Tulsa’s Step Out: Walk to Stop Diabetes Event coming November 12th!

so2016_logo1

For information or registration check out: http://stepout.diabetes.org/site/TR/StepOut/StepOutContent?fr_id=11550&pg=entry

Sports Nutrition Part 3: Fuel Up

Consuming meals properly and within the appropriate time frame can decrease workout recovery time and increase muscle growth.  This post explores pre and post workout meals.

Pre Exercise.  For the casual exerciser, keep your diet practical.  I suggest eating a square meal about 4 hours before your workout.  Avoid meals that are high in fat (whole dairy products, nuts, and fried or processed foods) and fiber (fiber bars, beans, and legumes).  Exercisers should also avoid foods that are not typical to their diets as the body may not digest them well.  The goal is to keep the digestive system moving quickly to avoid gastrointestinal stress.  The ability to break down food quickly is important to nutrient absorption.

About 30 minutes before physical activity, carbs should be eaten for quick energy.  It is best if the carbs are fast digesting.  Most fruit will fall under this category.

Post Exercise.  Refueling the body is vital to the recovery process.  After exercise, your body’s cells soak up the nutrients like a sponges.  Post exercise meals should be consumed in a 4:1 ratio of carbohydrates to protein.  Don’t worry!  I made it easy for you.  Below, I listed a few snacks that fit this mold.  Meals should be consumed within 30 minutes after your workout.

1/2 whole wheat bread peanut butter sandwich

1 – 80z  glass of low-fat milk (endurance athletes drink low-fat chocolate milk)

Smoothie with low-fat milk and fruit

Remember, consistency is key.  It is important it is good to eat a well-balanced diet full of fruits, vegetables, grains, healthy fats, and proteins to prevent deterioration of the muscles.

Tawnie Goodwin

Sources:  

American Dietetic Association. (2009, January 1). Position of the American Dietetic Association, Dietitians of Canada and the American College of Sports Medicine from the Academy: Nutrition and Athletic Performance. Retrieved March 12, 2014, from http://www.eatright.org/About/Content.aspx?id=8365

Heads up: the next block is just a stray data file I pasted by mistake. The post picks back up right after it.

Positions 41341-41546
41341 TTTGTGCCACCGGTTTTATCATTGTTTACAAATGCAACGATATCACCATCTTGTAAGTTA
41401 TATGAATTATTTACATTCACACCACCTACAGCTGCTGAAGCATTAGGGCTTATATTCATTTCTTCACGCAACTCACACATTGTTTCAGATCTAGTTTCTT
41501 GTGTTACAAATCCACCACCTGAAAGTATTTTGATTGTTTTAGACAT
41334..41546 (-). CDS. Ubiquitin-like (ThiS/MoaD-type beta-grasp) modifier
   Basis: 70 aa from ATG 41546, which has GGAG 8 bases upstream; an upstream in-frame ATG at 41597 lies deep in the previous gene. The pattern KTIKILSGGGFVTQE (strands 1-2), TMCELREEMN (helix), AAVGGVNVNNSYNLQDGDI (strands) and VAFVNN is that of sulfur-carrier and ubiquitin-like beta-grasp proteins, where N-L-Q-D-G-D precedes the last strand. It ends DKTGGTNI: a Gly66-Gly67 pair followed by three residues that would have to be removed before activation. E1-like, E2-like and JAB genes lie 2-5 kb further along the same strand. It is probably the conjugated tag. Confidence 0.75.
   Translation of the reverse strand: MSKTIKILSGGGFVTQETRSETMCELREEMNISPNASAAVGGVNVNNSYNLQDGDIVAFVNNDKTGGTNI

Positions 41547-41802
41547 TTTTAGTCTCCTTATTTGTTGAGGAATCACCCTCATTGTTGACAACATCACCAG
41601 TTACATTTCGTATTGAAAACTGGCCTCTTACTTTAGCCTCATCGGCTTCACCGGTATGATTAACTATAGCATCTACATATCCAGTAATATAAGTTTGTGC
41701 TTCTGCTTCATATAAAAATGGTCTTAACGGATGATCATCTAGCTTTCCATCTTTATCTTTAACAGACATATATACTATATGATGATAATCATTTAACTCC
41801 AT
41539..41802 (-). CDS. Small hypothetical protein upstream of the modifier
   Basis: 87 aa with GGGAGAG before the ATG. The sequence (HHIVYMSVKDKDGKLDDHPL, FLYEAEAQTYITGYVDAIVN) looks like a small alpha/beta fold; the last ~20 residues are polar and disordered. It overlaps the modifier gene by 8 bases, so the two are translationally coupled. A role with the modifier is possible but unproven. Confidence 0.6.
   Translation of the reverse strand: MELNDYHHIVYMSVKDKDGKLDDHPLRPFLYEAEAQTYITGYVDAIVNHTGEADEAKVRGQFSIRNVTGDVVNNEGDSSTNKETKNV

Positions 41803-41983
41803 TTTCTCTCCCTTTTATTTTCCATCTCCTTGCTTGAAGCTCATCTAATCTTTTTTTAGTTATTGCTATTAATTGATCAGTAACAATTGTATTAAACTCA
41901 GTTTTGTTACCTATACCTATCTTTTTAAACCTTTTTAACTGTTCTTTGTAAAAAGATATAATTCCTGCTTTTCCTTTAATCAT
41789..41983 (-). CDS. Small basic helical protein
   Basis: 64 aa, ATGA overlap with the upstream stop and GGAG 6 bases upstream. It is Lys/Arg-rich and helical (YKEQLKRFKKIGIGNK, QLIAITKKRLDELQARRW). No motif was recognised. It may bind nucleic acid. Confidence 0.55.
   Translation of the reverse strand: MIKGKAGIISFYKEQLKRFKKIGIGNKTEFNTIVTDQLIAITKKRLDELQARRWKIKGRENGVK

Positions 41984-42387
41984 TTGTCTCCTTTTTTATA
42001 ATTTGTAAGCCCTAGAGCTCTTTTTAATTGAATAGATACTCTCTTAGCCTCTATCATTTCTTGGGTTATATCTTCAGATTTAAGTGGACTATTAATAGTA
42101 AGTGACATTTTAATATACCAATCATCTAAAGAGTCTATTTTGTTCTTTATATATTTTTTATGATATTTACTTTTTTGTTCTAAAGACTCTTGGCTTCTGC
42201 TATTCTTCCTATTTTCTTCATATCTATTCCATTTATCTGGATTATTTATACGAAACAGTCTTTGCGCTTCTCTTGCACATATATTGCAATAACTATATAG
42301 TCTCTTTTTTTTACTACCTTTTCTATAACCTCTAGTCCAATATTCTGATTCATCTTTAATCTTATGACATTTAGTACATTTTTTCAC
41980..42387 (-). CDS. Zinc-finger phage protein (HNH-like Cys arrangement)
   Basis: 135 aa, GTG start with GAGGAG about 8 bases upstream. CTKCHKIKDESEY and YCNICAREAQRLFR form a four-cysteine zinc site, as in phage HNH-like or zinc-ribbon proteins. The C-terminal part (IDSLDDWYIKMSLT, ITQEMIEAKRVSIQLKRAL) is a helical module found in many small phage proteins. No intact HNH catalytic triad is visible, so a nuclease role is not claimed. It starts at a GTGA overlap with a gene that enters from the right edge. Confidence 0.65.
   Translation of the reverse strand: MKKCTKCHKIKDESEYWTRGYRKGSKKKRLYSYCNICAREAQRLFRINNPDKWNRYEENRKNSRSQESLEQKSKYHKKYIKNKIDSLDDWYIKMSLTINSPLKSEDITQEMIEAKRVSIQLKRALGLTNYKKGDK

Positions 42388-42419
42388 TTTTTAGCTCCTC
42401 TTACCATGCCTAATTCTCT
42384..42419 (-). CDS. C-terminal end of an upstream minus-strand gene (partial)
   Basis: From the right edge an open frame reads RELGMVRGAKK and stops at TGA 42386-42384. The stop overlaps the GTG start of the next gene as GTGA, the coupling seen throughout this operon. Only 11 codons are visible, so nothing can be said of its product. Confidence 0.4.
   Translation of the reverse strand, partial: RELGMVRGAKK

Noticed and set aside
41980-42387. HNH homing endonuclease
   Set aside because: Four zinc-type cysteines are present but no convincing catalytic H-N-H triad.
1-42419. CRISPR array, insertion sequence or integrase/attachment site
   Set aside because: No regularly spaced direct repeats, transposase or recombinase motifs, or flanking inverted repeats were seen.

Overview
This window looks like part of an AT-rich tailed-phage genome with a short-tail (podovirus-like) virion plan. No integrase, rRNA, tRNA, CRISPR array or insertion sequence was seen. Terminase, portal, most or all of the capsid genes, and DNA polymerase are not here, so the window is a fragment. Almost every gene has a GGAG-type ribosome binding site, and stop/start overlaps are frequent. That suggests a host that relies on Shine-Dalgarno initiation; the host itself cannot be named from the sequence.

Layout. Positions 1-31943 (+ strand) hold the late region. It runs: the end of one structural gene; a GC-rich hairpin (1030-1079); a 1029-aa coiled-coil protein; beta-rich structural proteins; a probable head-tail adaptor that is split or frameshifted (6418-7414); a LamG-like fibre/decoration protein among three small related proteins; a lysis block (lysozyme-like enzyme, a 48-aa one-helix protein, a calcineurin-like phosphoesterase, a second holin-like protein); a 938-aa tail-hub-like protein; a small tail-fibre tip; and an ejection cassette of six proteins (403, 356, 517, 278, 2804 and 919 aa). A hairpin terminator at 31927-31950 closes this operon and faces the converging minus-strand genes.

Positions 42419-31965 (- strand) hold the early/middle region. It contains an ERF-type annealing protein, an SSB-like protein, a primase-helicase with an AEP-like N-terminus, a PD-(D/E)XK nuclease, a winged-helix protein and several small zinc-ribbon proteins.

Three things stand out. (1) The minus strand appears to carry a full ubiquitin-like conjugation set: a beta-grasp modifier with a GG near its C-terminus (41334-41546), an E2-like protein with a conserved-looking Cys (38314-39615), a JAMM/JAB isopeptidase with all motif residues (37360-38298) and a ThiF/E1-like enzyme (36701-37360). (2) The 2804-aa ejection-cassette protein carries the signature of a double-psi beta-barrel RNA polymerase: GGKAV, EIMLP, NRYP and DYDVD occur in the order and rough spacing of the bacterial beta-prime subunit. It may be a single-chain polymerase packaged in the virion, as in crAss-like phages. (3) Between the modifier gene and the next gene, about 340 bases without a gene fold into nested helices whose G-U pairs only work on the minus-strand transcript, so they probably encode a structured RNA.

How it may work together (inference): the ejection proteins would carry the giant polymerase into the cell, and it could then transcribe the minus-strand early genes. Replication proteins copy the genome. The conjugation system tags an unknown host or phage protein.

Blatner, D. (2012, December 1). Play Ball! Tips for the Weekend Baseball Warrior. from the Academy. Retrieved March 12, 2014, from http://www.eatright.org/Public/content.aspx?id=6442463944

Mayo Clinic. (2014, February 12). Dehydration. Retrieved March 12, 2014, from http://www.mayoclinic.org/diseases-conditions/dehydration/basics/symptoms/con-20030056

Quinn, E. (2014, January 1). How Much Water Should You Drink Proper Hydration During Exercise?. About.com Sports Medicine. Retrieved March 12, 2014, from http://sportsmedicine.about.com/od/hydrationandfluid/a/ProperHydration.htm

Cucumber Mint Milkshake

Cucumber Mint Milkshake

 

This is one of my new favorite things.  The recipe is low in carbs and high in nutrients, protein, and flavor.  It is super easy to make.  Throw it together and blend.

Recipe:

1 cup ice

2 mint leaves

1/4 large cucumber

1 cup spinach

1 scoop vanilla whey protein

1 cup 30 calorie almond milk or skim milk–the whey protein adds substance

1 squeeze of a lemon (about 1/2 to 1 tsp)

1/4 T ground cinnamon (velvet finish)

1/8 tsp ground ginger

1 packet truvia or a stevia leaf (optional)

Your going to love it!

Tawnie Goodwin

 

LOOK AT WHAT I GOT TO DO!

Good PostureSwan Dive

Yesterday I went to the Miss Collinsville Scholarship Pageant to help with the Rising Star Program (young girls mentored by women in the system.)  The girls got to take their picture with the then current Miss Collinsville, Clara Gregory, and make frames for them.  Somewhere along the way we had a moment to stretch for good posture and to use our hands to measure healthy amounts of food.

Tawnie Goodwin

Happy Thanksgiving

Thanksgiving on the Amazon
Thanksgiving on the Amazon